Stand Up for Religious Freedom rallies draw tens of thousands nationwide against the HHS mandate
ANN ARBOR, MICHIGAN, (LifeSiteNews.com) June 7, 2012, – The second wave of religious freedom rallies took place on Friday, filling courthouse squares, federal buildings, and university centers from New York to Los Angeles with the Founding Fathers’ views of liberty and conscience.
Tens of thousands participated in the more than 150 events organized by the Pro-Life Action League and Citizens for a Pro-Life Society.
Early media coverage showed hundreds of people attended each major rally, holding yellow balloons that say “Religious Liberty” and waving signs that read, “Stop the HHS Mandate.”
In the nation’s capital, Michele Bachmann and Lila Rose expounded upon the Constitutional liberties enshrined in the First Amendment.
Jill Stanek spoke in Chicago. The San Francisco rally was emceed by Dana Cody of the Life Legal Defense Foundation. In Montana, a crowd gathered outside the officers of U.S. Senator Max Baucus, a Democrat who supports the mandate.
Attendees in Miami heard Archbishop Thomas Wenski say the HHS accommodation is no compromise, because “compromises are not usually arrived at unilaterally.” He said a fundamental principle of health care is that it “shouldn’t kill anybody.”
LifeSiteNews.com U.S. Bureau Chief Ben Johnson told a crowd of hundreds he was “astounded” as a journalist when he saw that “the best and brightest minds of Washington” decided “the most important aspect of the health care bill…was that every American, including post-menopausal women and gay men, needed access to birth control.”
Citing the history of Eastern Europe he said “light and transient offenses against our religious liberty never remain light and transient offenses,” but are usually the opening salvos of a greater war “to deny all our religious liberties. “It’s a test of our strength and our resolve, an attempt to set a binding precedent, and it’s an attempt to weaken our resources against the more serious assaults that are to come,” he said.
“We know that nature abhors a vacuum and that every inch that is yielded by the Church will be filled by a rushing, virulent secularism.” Quoting Patrick Henry’s “Give Me Liberty or Give Me Death” speech, he said, “We must fight, I repeat it sir, we must fight!”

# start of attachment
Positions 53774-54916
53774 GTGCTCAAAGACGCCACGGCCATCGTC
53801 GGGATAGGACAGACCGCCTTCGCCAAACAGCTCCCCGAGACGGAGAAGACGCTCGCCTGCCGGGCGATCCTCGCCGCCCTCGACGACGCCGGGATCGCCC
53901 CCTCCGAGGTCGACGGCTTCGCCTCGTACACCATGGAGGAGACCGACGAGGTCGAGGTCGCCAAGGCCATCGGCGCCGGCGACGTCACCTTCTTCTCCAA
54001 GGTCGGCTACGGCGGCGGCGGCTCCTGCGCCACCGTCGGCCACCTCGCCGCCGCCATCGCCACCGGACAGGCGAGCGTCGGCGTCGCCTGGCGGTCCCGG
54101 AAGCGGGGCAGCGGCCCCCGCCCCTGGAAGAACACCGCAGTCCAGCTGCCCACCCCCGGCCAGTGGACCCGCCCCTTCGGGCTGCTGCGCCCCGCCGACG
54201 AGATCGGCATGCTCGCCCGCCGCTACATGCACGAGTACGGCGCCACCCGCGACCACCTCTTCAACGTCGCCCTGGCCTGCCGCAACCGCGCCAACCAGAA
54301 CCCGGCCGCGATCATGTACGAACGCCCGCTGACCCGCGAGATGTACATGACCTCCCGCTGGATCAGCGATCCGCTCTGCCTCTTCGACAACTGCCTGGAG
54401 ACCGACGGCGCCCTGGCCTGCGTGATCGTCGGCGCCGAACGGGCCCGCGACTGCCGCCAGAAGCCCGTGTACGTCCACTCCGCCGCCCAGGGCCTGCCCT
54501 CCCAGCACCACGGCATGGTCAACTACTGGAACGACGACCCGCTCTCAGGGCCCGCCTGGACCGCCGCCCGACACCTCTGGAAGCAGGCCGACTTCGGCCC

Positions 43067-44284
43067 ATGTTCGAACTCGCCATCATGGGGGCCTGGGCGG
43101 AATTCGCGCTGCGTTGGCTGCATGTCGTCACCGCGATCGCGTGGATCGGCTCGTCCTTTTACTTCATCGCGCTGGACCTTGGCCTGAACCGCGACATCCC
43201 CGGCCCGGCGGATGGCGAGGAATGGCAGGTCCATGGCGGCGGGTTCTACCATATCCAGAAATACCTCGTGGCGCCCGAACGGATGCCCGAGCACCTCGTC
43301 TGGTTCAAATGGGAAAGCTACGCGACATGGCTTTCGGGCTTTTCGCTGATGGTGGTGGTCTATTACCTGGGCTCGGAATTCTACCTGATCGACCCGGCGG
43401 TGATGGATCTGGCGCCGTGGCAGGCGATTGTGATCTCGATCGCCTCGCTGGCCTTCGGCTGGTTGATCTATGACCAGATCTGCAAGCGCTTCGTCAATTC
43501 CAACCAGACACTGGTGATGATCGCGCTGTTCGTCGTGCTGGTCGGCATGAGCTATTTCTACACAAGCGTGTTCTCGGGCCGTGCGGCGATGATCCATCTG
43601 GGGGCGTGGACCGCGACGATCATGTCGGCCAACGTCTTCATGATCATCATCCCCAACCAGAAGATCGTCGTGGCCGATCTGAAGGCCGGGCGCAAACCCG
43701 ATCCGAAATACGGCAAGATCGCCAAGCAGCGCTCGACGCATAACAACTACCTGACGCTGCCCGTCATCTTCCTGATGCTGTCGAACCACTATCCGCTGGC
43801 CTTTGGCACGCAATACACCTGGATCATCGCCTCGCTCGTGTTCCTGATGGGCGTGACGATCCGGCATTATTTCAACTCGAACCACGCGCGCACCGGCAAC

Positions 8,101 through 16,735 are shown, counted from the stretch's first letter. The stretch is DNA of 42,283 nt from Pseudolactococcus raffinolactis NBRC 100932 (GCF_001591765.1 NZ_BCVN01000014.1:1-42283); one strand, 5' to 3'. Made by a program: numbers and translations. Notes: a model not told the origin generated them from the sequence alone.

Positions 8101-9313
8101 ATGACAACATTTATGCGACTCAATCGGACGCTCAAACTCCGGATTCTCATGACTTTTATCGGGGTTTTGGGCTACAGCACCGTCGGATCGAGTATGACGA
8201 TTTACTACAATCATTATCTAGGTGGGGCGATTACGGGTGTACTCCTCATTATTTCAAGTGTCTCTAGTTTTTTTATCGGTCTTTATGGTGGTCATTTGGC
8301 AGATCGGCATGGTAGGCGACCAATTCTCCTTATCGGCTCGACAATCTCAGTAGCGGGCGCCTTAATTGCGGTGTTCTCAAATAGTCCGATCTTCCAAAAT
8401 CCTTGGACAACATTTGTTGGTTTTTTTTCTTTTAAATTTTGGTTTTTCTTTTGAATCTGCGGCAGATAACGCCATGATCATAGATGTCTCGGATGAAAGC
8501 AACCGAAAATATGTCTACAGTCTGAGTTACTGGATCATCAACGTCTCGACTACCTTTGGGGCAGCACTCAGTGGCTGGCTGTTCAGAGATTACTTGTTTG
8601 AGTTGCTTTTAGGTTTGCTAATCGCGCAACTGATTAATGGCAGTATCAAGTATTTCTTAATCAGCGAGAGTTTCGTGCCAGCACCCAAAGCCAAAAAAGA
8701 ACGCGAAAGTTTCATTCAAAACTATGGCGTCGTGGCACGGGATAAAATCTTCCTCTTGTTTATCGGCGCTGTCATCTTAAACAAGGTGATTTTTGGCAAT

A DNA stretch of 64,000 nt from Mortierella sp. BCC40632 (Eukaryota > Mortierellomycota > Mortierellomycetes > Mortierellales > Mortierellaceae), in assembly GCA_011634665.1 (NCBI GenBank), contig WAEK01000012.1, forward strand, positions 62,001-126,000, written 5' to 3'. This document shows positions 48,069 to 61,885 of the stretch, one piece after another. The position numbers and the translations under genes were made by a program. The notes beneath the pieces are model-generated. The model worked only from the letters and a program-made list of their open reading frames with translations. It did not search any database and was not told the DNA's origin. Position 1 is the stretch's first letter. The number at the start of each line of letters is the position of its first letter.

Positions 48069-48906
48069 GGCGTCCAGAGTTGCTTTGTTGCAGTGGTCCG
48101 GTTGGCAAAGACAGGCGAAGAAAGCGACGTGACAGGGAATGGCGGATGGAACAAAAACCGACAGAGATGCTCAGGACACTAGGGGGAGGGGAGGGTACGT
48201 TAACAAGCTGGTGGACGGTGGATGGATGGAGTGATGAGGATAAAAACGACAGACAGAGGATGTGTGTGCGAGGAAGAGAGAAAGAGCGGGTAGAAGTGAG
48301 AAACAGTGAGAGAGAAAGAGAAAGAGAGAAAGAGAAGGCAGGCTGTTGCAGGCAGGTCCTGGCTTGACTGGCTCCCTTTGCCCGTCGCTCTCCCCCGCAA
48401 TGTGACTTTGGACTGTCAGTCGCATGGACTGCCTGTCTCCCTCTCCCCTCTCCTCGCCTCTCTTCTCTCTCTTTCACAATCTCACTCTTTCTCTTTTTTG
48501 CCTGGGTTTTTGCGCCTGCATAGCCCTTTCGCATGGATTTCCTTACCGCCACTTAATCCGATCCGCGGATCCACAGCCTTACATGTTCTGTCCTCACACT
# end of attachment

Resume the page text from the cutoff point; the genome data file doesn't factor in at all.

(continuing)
Nick Thomm, the proprietor of StopHHS.com and an organizer of the local rally in Ann Arbor, noted the media blackout. “We cannot rely on the secular media to keep this issue alive before the American people in a way we would recognize as fair and accurate,” he said.
Johnson assured that LifeSiteNews.com will continue to provide accurate coverage.
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Scores of rallies across the nation occurred on this date, because it marked the 223rd anniversary of James Madison’s introduction of the Bill of Rights. Constitutional limits on government power figured heavily in the observance.
Rev. Sammie Maletta, pastor of St. John the Evangelist Church asked the crowd in northwest Indiana, “If this government can wipe out 200 years of constitutional practice by this illegal mandate, how safe will you be from this government’s abuse when their extreme agenda tells you how to live?”
“There is a reason that tyrants (and) dictators…always go after religious freedom first. They know that faith in God sets men free,” said Jerry Cox, the president of the Family Council at a rally in Little Rock, Arkansas.
Elder Levon Yuille of Ypsilanti Bible Church in Michigan and director of the National Pro-Life Congress told LifeSiteNews.com he got involved, because “the HHS mandate and the hate crimes speech” represent “a direct attack on the religious faith of America.”
He said the Stand Up for Religious Freedom Rally was “one of the best grassroots gatherings I’ve seen in 30 years in… the pro-life field.”
Stand Up Rally national co-director Monica Miller said, “If ObamaCare is not struck down, we’ll be sending the federal authorities a clear message that the faith based institutions and private businesses affected by the HHS Mandate simply will not comply with it.
Bishop Anthony Taylor of Little Rock made perhaps the most pithy explanation of today’s protests. “Civil law must never require what conscience forbids, nor forbid what conscience requires,” he said